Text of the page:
China Exploits U.S. Waivers for $3 Billion Oil Development Deal with Iran

A picture taken on March 12, 2017, shows an Iranian tanker and a South Korean (R) tanker docking at the platform of the oil facility in the Khark Island, on the shore of the Gulf. / AFP PHOTO / ATTA KENARE (Photo credit should read ATTA KENARE/AFP/Getty Images)
ATTA KENARE/AFP/Getty

China is taking advantage of waivers from Iran sanctions granted by the United States to pitch a $3 billion oil field development to Iran, even as European nations are halting their purchases of Iranian crude.

The Wall Street Journal reported on Thursday an offer from the China Petroleum & Chemical Corporation (also known as Sinopec) to the state-run National Iranian Oil Company to develop the Yadavaran oil field in western Iran. The proposal envisioned doubling the output of the field to 180,000 a day within six months.

Insiders reportedly described the deal as China driving a “hard bargain” with “stringent demands” because Iran’s position is so desperate. With European customers backing away from the Iranian market under U.S. sanctions, the Chinese believe Iran has little choice but accepting a deal that includes buying all-Chinese equipment for the oil field and squeezing immediate reimbursement for testing costs out of the Iranians. The Journal suggested Iran would never accept such a deal under less stressful circumstances.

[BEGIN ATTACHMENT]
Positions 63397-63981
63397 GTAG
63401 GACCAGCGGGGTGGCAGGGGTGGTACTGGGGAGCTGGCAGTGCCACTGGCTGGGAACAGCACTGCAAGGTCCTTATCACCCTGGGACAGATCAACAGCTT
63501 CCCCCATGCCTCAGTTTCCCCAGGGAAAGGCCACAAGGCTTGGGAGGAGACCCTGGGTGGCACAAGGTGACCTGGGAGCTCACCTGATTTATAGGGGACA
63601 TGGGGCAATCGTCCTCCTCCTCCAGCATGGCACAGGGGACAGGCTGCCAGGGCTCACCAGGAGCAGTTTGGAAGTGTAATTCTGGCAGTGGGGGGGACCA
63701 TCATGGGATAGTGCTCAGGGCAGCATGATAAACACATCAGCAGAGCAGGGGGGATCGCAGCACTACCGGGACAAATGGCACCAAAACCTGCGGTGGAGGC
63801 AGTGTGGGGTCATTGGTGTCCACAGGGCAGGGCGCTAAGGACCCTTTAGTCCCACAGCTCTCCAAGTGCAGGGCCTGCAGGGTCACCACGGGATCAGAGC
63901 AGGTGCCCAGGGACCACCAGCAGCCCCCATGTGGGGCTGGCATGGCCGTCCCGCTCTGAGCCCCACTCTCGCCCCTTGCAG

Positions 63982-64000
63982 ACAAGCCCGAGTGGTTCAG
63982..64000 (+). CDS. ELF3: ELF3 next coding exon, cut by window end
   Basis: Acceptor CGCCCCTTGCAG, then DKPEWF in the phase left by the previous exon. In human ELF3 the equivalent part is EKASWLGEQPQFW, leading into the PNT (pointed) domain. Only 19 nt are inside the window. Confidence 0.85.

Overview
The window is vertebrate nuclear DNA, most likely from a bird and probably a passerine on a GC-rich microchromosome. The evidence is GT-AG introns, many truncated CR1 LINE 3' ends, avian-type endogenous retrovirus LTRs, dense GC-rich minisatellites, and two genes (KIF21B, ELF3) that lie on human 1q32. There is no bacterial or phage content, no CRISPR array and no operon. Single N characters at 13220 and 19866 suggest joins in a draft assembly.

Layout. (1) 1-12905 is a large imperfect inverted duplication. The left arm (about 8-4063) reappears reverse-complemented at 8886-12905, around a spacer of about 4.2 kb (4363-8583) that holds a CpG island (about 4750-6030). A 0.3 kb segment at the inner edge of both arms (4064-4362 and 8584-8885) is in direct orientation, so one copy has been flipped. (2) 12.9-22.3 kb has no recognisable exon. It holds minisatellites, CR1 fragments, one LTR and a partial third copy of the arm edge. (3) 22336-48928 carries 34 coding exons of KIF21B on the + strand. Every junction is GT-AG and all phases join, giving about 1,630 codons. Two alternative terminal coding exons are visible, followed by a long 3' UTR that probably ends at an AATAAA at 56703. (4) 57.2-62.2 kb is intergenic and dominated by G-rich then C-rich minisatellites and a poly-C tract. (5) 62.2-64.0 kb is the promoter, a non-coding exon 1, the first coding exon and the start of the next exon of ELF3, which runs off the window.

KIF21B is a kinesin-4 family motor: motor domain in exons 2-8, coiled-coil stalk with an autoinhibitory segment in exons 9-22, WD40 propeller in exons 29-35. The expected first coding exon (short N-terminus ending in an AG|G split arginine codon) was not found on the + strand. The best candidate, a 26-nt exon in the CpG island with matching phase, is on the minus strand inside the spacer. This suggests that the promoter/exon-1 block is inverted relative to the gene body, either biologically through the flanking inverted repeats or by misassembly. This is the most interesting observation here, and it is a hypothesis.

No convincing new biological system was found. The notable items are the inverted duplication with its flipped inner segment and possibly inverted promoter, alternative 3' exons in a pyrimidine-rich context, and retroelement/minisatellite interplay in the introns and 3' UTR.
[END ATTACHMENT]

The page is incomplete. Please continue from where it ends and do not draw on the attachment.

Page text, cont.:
Sinopec reportedly told the Iranians it was uniquely positioned to offer a development deal because China has been granted valuable waivers from U.S. sanctions. The Chinese company also argued that since it already has a contract for operations in the Yadavaran field, the $3 billion development plan would be considered an extension of the existing arrangement, so it would not run afoul of U.S. bans on new development.

Other large customers for Iranian oil who received sanctions waivers – such as Taiwan, Italy, and Greece – have canceled their purchases because they believe other aspects of the sanctions regime made doing business with Iran too difficult, particularly restrictions on shipping and banking.

The waivers granted to China and seven other major consumers of Iranian oil are due to expire in May. The U.S. government will probably extend some of the waivers but allow others to expire. The expirations probably will not interfere with China’s plans for the Yadavaran field – in fact, Reuters reported on Friday that waivers for Italy, Greece, and Taiwan will likely be allowed to expire in order to “placate top buyers China and India and to decrease the chance of higher oil prices.”

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